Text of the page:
It’s been quite a ride for the Canadian dollar. As late as 2013, the loonie was at par with the U.S. dollar before sliding to just over 70 cents in February 2016. That’s the lowest level it’s been since the recession.
Why is the Canadian dollar weaker? What should we expect in 2016?
There are three factors that have driven the dollar downward. First, the U.S. economy is performing strongly and attracting more investors. In fact, the U.S. dollar has appreciated not only against the Canadian dollar but against most currencies around the world.
Oil price pressure
Second, Canada is a major energy producer and the plunge in oil prices is putting pressure on our dollar. Oil prices have dropped by 70% since the summer of 2014, causing the dollar to decline in tandem.
Finally, the Canadian and U.S. central banks are on divergent paths. The Bank of Canada reduced its interest rate in January 2015 to shore up the economy, while the U.S. Federal Reserve took the opposite tack at the end of the year, raising its rate.
So what should we expect in 2016?
We believe the dollar will remain at more or less its current level through the remainder of 2016 because the three factors listed above will continue to be at play.
Strength in U.S.
The U.S. economy should remain strong this year with robust consumer demand supported by a solid job market and falling consumer debt. The U.S. will also benefit from high business confidence and more government spending.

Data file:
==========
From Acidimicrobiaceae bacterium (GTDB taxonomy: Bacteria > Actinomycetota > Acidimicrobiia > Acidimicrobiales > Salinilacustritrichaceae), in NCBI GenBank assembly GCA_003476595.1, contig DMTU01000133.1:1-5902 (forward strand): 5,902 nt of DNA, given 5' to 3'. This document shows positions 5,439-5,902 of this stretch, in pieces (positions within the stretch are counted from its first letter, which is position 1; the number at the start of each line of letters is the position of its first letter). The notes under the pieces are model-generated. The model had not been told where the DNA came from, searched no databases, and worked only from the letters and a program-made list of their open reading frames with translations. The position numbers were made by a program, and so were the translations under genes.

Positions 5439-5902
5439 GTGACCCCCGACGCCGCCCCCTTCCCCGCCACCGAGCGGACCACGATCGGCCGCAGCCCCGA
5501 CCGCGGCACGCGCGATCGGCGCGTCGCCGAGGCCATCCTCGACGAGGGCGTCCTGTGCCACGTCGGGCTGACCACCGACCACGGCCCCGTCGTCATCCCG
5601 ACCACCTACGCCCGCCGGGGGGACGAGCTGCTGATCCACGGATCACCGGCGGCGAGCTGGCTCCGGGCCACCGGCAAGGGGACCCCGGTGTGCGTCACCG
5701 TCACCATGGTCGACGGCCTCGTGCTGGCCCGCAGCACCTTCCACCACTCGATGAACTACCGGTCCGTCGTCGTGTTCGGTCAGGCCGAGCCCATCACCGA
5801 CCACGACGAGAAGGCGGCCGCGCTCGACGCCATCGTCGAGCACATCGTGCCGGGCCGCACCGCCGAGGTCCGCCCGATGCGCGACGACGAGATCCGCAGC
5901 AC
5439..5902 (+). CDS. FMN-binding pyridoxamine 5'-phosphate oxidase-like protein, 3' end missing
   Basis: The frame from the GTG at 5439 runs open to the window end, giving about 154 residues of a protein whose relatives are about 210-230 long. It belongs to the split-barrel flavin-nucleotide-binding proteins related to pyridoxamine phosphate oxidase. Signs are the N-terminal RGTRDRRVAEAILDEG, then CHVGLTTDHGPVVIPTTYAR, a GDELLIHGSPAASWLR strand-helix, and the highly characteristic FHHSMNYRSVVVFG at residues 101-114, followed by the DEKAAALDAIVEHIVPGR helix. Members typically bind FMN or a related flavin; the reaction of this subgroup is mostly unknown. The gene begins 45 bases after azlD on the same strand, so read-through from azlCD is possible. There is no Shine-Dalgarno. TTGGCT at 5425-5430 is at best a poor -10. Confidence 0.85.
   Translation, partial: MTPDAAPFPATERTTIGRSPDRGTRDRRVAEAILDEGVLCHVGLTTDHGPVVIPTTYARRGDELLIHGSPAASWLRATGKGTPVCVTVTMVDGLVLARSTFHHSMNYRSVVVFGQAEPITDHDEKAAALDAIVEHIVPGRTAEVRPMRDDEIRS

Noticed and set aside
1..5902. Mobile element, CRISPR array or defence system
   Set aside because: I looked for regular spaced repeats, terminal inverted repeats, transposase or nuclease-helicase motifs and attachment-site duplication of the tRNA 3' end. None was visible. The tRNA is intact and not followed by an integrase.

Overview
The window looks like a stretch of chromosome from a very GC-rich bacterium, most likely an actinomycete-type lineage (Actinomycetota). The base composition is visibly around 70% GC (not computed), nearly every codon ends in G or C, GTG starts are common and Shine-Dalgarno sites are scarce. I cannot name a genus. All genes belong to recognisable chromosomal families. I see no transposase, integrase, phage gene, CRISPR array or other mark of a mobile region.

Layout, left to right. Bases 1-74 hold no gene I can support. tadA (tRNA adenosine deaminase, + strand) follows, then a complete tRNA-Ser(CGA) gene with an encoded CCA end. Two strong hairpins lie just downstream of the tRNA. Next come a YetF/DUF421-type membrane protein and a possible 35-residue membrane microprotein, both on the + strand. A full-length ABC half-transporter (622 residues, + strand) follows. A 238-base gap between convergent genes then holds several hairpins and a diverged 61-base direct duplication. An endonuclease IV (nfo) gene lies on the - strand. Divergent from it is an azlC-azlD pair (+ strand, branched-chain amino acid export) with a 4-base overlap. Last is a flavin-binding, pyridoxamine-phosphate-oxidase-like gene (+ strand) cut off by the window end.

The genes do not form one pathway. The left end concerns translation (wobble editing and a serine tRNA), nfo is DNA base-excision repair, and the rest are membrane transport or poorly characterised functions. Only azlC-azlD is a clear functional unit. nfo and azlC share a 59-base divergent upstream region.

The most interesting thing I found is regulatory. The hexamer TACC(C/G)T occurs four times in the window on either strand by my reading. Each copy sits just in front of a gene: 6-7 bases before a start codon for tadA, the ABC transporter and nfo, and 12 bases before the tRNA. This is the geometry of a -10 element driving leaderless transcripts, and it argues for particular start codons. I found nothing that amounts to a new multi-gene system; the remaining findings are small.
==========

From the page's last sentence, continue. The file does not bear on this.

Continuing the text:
Meanwhile, economic growth in Canada will continue to be hindered by lower investment in the energy sector. World oil supply is still higher than demand and while lower investment will eventually eliminate the glut, the transition has been slow to materialize.
Finally, the Federal Reserve raised interest rates before the Bank of Canada, creating renewed downward pressure on the dollar.
Dollar to remain weak
These factors suggest the value of the Canadian dollar will remain relatively weak versus the U.S. currency.
Obviously, there are winners and losers from the lower dollar. Importers, such as retailers and wholesalers, are suffering while exporters are benefitting with strong growth in Canadian shipments to the U.S. in recent years, excluding oil.
Ideal time to export
The conclusion is that if you’ve been thinking about growing your business by exporting to the U.S., this might be an ideal time. Not only is there more vigorous growth ahead in the American economy, but you get the bonus that comes from earning U.S. dollars on what you sell while spending Canadian dollars to make it.
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